Monday, March 27, 2023

Bank of England’s stance on QE may have added to high inflation, says Pill

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The Bank of England’s chief economist has admitted that the central bank’s decisions to prolong quantitative easing in the coronavirus pandemic may have contributed to the past year’s surge in inflation.

Giving evidence to the House of Lords’ economic affairs committee on Tuesday, Huw Pill said the UK’s double-digit inflation largely resulted from the increase in wholesale gas prices in Europe, although there was a risk of high inflation becoming more persistent.

But he added that decisions taken by the BoE before he joined its Monetary Policy Committee — including repeated rounds of quantitative easing over the course of the pandemic — could have worsened the central bank’s overshoot of its 2 per cent target.

The stock of assets held by the BoE — mostly government bonds — stood at £445bn at the start of the pandemic and had doubled to £895bn by the end of 2021 following three successive rounds of QE announced in 2020.

Global factors — including US fiscal support to households that boosted international goods prices — also played a part, Pill argued.

He said it was “an open question” whether some of those choices would have been made with hindsight, adding: “One could say the destruction of demand was overemphasised relative to the destruction of supply . . . That probably meant support for demand was stronger than it should have been.”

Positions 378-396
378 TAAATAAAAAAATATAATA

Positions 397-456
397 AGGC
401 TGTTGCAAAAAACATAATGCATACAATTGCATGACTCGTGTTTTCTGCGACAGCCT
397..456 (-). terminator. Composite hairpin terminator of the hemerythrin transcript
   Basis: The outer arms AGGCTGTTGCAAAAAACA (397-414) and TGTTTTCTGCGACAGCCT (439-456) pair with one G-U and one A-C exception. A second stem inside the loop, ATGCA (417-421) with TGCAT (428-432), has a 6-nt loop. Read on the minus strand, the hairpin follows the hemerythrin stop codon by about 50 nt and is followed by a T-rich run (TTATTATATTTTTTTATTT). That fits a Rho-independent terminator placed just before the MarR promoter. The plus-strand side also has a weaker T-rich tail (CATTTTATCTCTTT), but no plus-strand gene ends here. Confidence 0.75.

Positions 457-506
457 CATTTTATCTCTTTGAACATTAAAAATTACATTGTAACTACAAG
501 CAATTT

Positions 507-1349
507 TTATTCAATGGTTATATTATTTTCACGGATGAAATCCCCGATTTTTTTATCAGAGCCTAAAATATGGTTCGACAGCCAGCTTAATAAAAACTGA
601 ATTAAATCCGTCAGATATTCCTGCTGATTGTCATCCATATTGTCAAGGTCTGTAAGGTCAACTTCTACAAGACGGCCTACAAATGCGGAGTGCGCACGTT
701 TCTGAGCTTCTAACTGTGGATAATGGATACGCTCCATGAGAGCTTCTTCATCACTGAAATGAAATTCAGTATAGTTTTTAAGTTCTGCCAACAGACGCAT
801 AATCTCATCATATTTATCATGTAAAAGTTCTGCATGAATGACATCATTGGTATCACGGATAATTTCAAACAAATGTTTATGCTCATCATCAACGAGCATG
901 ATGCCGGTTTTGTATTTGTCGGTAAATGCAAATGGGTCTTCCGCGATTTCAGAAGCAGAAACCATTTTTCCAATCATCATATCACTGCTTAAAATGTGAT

Pill’s comments, made in response to a question from the former BoE governor Mervyn King, are the first admission from an official at the central bank that its choices have contributed to the current squeeze on living standards.

Critics have accused the bank of fuelling inflation by pumping money into the economy and being too slow to raise interest rates in the first upswing after lockdowns were lifted.

But Pill pushed back against King’s suggestion that the BoE’s decision last week to raise interest rates by 0.75 percentage points to 3 per cent was still nowhere near sufficient to control inflation. Price rises reached 10.1 per cent in September, far above the bank’s 2 per cent target.

He said the BoE’s latest forecasts showed clearly that policymakers were likely to continue raising interest rates at future meetings, while also signalling that recent market expectations for the benchmark rate to reach 5.25 per cent next year had been overdone.

“I would say and my colleagues would say there is more to do . . . There is more to come,” he told the committee, reiterating the message he delivered on Tuesday morning at a conference held by the bank UBS.

At the conference, Pill did not say how much further interest rates had to rise but insisted another tightening of monetary policy would be needed to ensure that companies did not continue raising prices and that workers moderated wage demands. These are known as second-round effects in an inflationary period.

“I think we cannot declare victory against second-round effects, but we are entering a recession. That’s a difficult trade-off environment for monetary policy,” Pill said.

“What we’re most concerned about is whether this self-sustaining inflation will persist,” he added.

Pill moderated these hawkish remarks by noting that the BoE would still have to digest the effects of the chancellor’s Autumn Statement on November 17, which is likely to raise taxes and cut public spending.



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